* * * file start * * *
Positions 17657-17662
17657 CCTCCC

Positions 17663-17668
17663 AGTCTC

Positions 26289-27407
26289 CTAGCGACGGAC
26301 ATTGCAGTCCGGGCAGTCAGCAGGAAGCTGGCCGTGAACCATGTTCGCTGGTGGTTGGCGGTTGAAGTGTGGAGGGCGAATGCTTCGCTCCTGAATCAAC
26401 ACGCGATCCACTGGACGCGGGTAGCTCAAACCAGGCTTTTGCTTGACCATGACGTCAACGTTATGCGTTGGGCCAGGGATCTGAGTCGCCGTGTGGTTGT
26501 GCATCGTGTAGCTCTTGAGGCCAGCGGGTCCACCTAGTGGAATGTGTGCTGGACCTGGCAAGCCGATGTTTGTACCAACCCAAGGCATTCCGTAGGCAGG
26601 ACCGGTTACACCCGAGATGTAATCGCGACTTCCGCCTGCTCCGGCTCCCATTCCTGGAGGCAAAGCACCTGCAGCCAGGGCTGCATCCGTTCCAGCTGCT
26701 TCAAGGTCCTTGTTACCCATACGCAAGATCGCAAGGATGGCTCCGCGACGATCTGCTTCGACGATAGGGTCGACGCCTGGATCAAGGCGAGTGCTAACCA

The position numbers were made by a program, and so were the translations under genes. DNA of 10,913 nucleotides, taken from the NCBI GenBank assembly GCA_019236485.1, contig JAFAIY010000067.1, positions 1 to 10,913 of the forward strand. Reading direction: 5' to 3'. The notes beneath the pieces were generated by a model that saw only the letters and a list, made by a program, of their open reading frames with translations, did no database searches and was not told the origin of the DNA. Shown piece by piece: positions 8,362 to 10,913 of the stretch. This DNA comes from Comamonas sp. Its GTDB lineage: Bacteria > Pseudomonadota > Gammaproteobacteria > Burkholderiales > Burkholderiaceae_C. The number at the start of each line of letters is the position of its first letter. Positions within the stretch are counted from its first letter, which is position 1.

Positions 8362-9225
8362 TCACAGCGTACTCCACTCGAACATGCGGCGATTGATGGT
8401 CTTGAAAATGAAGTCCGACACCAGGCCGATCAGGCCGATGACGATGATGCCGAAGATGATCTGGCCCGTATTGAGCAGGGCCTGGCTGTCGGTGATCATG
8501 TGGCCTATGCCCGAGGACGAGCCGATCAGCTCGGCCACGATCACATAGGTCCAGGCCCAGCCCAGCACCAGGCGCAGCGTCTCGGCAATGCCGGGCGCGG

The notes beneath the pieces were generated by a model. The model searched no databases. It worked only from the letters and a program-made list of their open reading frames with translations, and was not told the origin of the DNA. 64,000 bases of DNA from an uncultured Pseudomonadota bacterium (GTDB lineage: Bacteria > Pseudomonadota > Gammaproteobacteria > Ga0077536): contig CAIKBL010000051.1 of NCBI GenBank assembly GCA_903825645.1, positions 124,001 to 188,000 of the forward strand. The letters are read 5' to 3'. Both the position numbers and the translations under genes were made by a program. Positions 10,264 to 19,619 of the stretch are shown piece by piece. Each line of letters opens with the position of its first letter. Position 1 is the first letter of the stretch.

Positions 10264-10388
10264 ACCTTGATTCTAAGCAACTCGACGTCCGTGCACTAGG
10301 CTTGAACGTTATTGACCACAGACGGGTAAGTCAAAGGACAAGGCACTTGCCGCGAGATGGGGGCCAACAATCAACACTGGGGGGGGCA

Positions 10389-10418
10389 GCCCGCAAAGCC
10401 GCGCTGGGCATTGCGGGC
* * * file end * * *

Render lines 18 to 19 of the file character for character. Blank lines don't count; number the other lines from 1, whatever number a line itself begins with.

Positions 10264-10388
10264 ACCTTGATTCTAAGCAACTCGACGTCCGTGCACTAGG